In the News The Hill: Americans are smart enough to handle free speech at ballot box By Zac Morgan If you’ve ever scrolled through Facebook or Twitter, or taken a look at bumpers as you sat in traffic, you know Americans are expressive people. For this, we can thank the First Amendment, which protects even […]
Archives for February 2018
By Zac Morgan
If you’ve ever scrolled through Facebook or Twitter, or taken a look at bumpers as you sat in traffic, you know Americans are expressive people. For this, we can thank the First Amendment, which protects even vulgar expression. Indeed, in 1971, the Supreme Court upheld the right of Paul Robert Cohen to wear his jacket, which urged sexual relations with the wartime draft, in a courthouse.
Today, the Supreme Court will hear arguments in a less salacious, but no less important, First Amendment case. Minnesota Voters Alliance v. Mansky asks whether Americans may be barred from wearing “political apparel” when casting a ballot. This policy led to a voter being threatened with prosecution for the “crime” of wearing a nonpartisan t-shirt inspired by the Gadsden flag, the “Don’t Tread on Me” symbol flown by patriots during the American Revolution.
Certainly, if the First Amendment protects profane apparel in a courthouse, Americans ought have the right to wear our opinions at the moment we the people decide who should govern…
At an absolute minimum, as my organization, the Institute for Free Speech, urged in our amicus brief in this case, the Supreme Court should instruct state and local governments to find the middle ground: Only apparel expressly urging a vote for or against a specific candidate on that day’s ballot may be excluded. This line, called “express advocacy,” has been applied and policed in campaign finance law for a generation.
Timing of federal contribution limits restricts speech and favors some candidates over others, says Institute for Free Speech Alexandria, VA – The Institute for Free Speech today announced it has asked the U.S. Supreme Court to review the ruling in Holmes v. Federal Election Commission by the U.S. Court of Appeals for the D.C. Circuit. […]
Palm Beach Post: Lozman faces Riviera Beach in U.S. Supreme Court for rare second time (In the News)
By Jane Musgrave
On Tuesday, five years after the 56-year-old former U.S. Marine, commodities trader and self-made millionaire notched his first U.S. Supreme Court victory against the city, he will be back for round two…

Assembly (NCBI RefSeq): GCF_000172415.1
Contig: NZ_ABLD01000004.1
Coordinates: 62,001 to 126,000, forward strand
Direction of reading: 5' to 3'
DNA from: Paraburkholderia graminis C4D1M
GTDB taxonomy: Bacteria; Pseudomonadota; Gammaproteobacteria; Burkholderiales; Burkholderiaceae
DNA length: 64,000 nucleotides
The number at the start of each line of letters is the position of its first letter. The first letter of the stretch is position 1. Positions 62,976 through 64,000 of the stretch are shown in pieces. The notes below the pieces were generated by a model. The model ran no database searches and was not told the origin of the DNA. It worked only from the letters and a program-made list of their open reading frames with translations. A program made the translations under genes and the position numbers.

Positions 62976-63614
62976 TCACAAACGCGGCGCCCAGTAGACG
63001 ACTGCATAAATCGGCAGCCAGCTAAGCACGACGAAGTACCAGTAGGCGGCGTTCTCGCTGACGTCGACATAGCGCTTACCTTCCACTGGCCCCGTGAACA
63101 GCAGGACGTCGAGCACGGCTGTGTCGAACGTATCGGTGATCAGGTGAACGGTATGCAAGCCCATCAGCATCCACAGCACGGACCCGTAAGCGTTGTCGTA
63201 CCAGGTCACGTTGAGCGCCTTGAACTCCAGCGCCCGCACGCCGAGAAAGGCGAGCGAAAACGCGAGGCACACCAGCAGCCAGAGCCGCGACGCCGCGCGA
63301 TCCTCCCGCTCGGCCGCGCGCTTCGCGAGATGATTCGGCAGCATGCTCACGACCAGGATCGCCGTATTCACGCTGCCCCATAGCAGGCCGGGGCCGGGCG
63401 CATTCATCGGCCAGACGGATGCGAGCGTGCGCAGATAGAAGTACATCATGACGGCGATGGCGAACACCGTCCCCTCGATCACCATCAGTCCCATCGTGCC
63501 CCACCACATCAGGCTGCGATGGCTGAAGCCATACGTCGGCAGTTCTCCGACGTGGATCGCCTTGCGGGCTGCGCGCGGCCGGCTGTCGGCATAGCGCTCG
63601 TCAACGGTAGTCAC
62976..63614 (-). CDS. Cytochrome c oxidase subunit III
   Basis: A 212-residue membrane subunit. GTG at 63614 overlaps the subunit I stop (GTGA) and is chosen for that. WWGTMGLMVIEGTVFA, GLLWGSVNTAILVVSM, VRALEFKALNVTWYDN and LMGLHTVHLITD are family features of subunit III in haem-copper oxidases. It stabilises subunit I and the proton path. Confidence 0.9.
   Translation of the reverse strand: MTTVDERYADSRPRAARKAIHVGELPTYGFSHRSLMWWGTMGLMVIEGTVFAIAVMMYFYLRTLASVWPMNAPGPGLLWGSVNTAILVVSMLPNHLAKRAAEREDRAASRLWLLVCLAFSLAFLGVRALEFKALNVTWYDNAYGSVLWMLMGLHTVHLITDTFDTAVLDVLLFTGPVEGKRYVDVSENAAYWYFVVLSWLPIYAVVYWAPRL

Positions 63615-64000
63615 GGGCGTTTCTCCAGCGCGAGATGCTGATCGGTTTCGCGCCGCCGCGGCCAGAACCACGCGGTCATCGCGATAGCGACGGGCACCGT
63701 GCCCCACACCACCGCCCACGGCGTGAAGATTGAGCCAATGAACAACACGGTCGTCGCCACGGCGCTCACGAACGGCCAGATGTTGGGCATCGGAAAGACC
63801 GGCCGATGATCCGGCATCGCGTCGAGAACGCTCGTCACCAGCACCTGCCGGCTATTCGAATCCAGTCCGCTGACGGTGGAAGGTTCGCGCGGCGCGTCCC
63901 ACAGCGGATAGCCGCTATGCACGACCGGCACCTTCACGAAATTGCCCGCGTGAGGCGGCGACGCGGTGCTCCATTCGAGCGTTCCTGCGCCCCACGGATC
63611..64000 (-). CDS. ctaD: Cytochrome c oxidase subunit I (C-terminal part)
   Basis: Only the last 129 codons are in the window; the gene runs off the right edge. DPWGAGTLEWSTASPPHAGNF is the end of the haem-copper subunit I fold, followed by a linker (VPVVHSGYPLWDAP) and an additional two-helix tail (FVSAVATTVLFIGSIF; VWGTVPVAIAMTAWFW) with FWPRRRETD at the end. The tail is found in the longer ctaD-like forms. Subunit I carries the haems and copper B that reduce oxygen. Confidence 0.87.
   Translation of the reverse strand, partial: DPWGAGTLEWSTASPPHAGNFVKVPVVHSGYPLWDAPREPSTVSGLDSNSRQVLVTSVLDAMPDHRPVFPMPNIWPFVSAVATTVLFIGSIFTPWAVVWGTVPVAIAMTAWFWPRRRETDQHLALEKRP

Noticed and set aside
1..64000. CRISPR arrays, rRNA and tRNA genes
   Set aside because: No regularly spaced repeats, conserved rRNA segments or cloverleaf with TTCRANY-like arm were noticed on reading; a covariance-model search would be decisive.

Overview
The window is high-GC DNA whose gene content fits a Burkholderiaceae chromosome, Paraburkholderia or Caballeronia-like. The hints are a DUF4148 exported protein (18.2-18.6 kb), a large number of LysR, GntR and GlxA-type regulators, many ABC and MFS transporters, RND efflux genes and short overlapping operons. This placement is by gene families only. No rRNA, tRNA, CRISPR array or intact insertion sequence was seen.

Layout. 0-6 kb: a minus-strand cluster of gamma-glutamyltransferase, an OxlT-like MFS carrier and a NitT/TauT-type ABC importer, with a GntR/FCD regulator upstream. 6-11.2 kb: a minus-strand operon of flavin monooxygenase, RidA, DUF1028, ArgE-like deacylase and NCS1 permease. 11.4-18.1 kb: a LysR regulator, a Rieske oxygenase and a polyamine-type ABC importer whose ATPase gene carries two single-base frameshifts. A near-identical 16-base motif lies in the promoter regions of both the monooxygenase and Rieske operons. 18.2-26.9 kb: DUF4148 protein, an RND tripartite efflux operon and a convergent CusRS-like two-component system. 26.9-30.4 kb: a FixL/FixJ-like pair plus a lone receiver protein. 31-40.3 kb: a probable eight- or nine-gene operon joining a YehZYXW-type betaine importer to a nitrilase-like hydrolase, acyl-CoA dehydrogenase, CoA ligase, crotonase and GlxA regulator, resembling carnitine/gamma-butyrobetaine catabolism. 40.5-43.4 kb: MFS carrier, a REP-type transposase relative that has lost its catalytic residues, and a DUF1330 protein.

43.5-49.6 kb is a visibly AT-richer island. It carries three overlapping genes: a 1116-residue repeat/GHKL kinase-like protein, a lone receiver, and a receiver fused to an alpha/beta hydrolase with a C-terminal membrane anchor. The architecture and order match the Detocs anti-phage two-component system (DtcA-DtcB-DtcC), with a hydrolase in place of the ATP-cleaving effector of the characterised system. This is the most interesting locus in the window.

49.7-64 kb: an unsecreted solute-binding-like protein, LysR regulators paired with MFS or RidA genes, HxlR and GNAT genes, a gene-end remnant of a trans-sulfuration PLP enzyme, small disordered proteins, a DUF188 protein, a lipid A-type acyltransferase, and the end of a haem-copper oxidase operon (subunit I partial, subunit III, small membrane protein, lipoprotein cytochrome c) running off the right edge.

Constitutional lawyer Floyd Abrams, who helped the New York Times win the right to publish The Pentagon Papers over the objections of the Nixon Administration, has thrown his considerable legal weight behind Lozman and his legal team from Stanford University Law School.
“Arrests made in retaliation for the exercise of First Amendment rights are a particularly chilling form of governmental response to constitutionally protected but officially disfavored speech,” Abrams wrote on behalf of the Virginia-based Institute for Free Speech…
Abrams and some of the others who support Lozman suggest a compromise similar to that embraced by the 9th Circuit. While police or elected officials could be allowed to argue that they had probable cause to arrest someone, that would be only one of the factors that would be considered.
“If the presence of probable cause alone defeats the existence of a First Amendment retaliatory arrest claim under all circumstances, arrests rooted in an effort to stifle protected speech will become judicially unscrutinized and undisturbed throughout the nation,” Abrams wrote.
Washington Post: West Virginians should reject a misguided call for less political speech (In the News)
By Thomas Wheatley
A 2013 study from the University of Massachusetts, for example, studied the negative effects of public disclosure laws on individual willingness to give and found startling results. “When some citizens believe that their contributions will be posted publicly on the Internet,” concluded the study, “they tend to cut back on donations or not give at all.” Individual citizens are especially cognizant of what the study calls “social influence theory,” and are vastly more likely to be fearful of public backlash in a way corporations are not. In West Virginia, even a $1 contribution is published online for all the world to see. In other words, enacting overbroad disclosure laws to diminish corporate influence in elections – as West Virginia has – may in fact aggravate the disparity…
Second, there’s little evidence that “getting the money out of politics” actually yields better government. Another 2013 study from the Institute for Free Speech, using data from the Pew Center on the States, found “no relationship between a state’s regulation of corporate or union contributions to candidates and the quality of management in a state.” In fact, of the 21 states that prohibited corporate contributions entirely, only three were considered “above average” in state management. Eight were deemed “below average.” Meanwhile, of the five highest-scoring states, three had no limit on election contributions by corporations.